At Tallahassee Italian Family Festa, held each year since 2010, Italian and Italian-American culture is celebrated in all of its forms. Bocce tournaments, a Madonnari sidewalk-chalk art competition, and a silent auction are just a few attractions, and spectators can fuel up with gelato, meatball sandwiches, and Italian beer and wine. Italian cars and motorcycles gleam in an exhibition, showing off their sleek surfaces and revving their motors with an Italian trill. There's also a children's area where kids can participate in face painting, a grape stomp, and other activities.
Proceeds from the festival benefit Florida State University's international travel programs and CIAO! Italian Club Tallahassee.
Expert hands, marked by the evidence of careful labor, bring together frames with gilded baroque flourishes or sleek contemporary lines to shelter photos, paintings, mirrors, and cross-stitch samplers at Frames +. Computerized onsite mat cutting makes pieces seem to leap from the wall with color-complementing depth, drawing out the greens of a mountainscape or adding to the crayon signature on a fake diploma. Jerseys and souvenirs nestle in shadow boxes, and antique photos stay safe with conservation framing that preserves the visages of ancestors who traveled to America on the Mayflower or the barnacled back of a generous whale.:
The framing masters at Picture Frames Unlimited LLC don’t frame art; they frame memories. They specialize in memorializing artwork and niche articles such as stitchery, antique clothing, and memorabilia. Owners Mary and Karen wield materials such as frames, matting, and premium glass for projects, resulting in presentations that combine quality, creativity, and custom attention to each piece.
Showcasing hands-on, interactive exhibits, the nonprofit Georgia Children’s Museum sparks an enthusiasm for learning in visitors between the ages of 2 and 12. Youngsters can design a newspaper page in the journalism exhibit, anchor a news broadcast in the TV studio, or curl up with a book in the hushed confines of the reading room. Meanwhile, in the internationally themed Passport to the World exhibit, tykes don authentic kimonos, beat handmade African drums, and discover how Magellan built the blimp that he used to circumnavigate the globe. The Smarty Pants Gift Shop stocks glass pendant necklaces and Magna Morphs toys, whose sets of animal parts can be reassembled into new, imaginary creatures. Above the store, in the Little Learners’ Loft, kids aged 2 to 5 enhance their make-believe skills with age-appropriate toys. Along with its permanent exhibits, Georgia Children’s Museum accommodates kids with events and weekly activities, including craft and story times.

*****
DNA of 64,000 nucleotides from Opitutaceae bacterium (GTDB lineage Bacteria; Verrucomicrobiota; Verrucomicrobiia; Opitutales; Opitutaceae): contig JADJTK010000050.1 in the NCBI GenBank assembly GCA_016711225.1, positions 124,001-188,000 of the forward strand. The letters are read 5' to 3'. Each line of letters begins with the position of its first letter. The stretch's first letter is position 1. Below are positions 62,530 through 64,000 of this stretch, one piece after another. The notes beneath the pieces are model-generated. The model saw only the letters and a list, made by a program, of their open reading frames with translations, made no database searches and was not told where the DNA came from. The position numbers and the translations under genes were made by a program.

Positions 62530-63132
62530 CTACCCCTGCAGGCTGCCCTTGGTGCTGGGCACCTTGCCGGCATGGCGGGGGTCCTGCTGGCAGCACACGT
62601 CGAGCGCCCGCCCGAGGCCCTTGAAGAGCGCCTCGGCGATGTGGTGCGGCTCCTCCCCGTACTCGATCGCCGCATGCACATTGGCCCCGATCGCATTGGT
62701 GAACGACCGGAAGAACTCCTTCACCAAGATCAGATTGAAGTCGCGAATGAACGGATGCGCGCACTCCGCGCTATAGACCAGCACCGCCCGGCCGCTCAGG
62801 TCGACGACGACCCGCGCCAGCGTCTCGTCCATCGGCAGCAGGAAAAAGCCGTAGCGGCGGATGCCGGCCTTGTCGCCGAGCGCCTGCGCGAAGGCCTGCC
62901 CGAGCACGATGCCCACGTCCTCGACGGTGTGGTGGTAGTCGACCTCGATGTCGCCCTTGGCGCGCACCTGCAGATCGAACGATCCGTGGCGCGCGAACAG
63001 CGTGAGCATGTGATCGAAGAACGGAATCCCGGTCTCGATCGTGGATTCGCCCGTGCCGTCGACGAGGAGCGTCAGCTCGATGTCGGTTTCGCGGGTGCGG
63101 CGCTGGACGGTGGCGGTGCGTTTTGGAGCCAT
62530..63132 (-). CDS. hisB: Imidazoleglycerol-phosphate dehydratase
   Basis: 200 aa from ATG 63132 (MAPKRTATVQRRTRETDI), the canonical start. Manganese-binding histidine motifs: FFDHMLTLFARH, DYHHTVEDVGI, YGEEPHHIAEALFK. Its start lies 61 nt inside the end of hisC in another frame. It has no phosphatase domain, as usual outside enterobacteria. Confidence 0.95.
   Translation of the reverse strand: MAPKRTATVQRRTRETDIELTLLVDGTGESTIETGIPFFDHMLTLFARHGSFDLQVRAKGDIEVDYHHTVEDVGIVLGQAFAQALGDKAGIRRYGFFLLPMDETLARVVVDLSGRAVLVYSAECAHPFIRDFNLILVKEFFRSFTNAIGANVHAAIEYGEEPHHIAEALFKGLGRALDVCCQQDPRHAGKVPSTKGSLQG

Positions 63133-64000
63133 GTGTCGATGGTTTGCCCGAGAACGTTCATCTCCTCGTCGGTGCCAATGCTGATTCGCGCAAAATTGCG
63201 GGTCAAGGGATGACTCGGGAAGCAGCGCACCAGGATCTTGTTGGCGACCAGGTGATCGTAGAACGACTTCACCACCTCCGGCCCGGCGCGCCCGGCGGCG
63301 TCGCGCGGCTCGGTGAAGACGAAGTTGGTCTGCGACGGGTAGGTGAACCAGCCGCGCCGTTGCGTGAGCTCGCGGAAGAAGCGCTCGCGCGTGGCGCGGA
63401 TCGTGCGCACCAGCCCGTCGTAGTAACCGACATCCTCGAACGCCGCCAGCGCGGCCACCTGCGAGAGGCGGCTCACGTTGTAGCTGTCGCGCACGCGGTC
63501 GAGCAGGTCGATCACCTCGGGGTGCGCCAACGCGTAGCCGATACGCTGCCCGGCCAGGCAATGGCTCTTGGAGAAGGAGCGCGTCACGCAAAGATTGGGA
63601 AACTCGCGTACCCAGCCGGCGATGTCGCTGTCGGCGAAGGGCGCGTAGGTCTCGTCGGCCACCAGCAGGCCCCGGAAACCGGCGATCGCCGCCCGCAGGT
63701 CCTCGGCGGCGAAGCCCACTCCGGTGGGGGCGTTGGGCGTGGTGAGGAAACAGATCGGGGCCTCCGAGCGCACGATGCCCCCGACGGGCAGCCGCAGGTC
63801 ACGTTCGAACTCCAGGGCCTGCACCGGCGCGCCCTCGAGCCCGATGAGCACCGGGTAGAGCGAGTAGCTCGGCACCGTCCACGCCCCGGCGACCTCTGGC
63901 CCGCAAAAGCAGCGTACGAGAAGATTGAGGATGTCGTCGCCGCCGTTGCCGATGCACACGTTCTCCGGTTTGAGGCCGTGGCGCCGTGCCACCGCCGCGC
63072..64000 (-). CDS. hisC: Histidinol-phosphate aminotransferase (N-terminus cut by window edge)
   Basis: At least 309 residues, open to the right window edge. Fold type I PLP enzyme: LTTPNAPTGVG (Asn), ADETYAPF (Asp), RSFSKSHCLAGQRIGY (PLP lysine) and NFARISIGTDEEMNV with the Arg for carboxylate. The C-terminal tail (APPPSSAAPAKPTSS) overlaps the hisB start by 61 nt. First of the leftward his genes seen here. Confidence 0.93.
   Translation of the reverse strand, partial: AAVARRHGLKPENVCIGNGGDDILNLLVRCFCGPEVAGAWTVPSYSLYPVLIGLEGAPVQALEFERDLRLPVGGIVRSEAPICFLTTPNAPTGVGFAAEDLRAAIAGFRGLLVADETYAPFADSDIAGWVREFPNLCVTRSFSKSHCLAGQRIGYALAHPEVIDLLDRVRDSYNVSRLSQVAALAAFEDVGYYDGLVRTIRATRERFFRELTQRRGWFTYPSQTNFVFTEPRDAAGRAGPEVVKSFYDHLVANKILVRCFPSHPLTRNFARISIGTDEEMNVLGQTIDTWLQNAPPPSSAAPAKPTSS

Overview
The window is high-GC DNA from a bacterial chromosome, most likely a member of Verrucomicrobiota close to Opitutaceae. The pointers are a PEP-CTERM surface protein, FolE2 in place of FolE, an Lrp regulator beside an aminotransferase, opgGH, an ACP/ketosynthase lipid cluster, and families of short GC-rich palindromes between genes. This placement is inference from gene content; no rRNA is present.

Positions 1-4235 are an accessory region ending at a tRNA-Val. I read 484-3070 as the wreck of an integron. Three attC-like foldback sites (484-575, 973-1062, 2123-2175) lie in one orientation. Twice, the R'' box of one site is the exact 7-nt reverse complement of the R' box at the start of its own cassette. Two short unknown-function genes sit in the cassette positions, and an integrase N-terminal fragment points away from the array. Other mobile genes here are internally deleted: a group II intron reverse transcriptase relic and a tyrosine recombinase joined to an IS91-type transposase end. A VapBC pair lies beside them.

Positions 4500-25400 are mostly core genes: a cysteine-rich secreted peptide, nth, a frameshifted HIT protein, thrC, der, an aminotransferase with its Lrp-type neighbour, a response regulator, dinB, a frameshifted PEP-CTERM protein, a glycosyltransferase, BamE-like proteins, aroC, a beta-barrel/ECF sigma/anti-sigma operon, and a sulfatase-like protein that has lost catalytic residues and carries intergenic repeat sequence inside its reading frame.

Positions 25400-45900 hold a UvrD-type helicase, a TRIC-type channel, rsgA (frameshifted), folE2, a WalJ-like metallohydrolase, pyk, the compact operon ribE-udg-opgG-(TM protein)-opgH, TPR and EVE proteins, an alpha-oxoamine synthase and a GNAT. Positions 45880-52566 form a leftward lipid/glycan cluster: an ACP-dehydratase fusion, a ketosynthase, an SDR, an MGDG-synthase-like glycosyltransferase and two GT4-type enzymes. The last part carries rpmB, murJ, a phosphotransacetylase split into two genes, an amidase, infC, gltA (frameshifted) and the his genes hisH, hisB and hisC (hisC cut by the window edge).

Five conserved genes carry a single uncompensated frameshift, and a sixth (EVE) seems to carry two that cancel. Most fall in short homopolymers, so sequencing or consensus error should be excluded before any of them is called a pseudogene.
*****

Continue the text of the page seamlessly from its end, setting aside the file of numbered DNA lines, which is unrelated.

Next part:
Sheep graze in the grass. Sweat drips down the brows of men working the turpentine still as its steam rises. A great black steam engine sits at the train depot. A horse and buggy rattles as it travels over the fields. At the Georgia Museum of Agriculture and Historic Village, visitors step back in time to a 19th-century village and farm. On the grounds, visitors can see a variety of areas including a traditional farm community, a progressive farmstead, an industrial-sites complex, and a rural town, all spread over 95 acres. The Victorian home of Tifton's founder Captain H. H. Tift stands in testament to the finer side of the past with ornate silk wallpaper, heart-pine floors, and Victorian paintings. Throughout the park, patrons can ride in a horse-drawn wagon or talk to a farm laborer as he tends the fields, while farm animals and costumed interpreters complete the backdrop of this vast park.
Near the end of the 18th century, Colonel Samuel Hugh Hawkins and the people of Americus decided a new train line was needed to ensure that their town would continue to grow and prosper. The resulting line, called the Savannah, Americus, and Montgomery, helped spur development throughout rural Georgia, and the historic SAM Shortline trains that now traverse its rails pay tribute to both the early line and its founder with the name. Vintage cars from 1949, transformed into comfortable, air-conditioned passenger liners, steer passengers through Georgia's landscape in five tours, with layovers encouraging riders to explore the towns of Plains, Americus, Leslie, and Cordele. A stop in Plains, the hometown of President Jimmy Carter, grants an up-close view of the stateman's boyhood home, campaign museum, and White House replica built entirely from peanuts. Between stops, a well-stocked commissary car lets rail-riders feast on à la carte items, including snacks, hot and cold beverages, and refreshing ice-cream treats.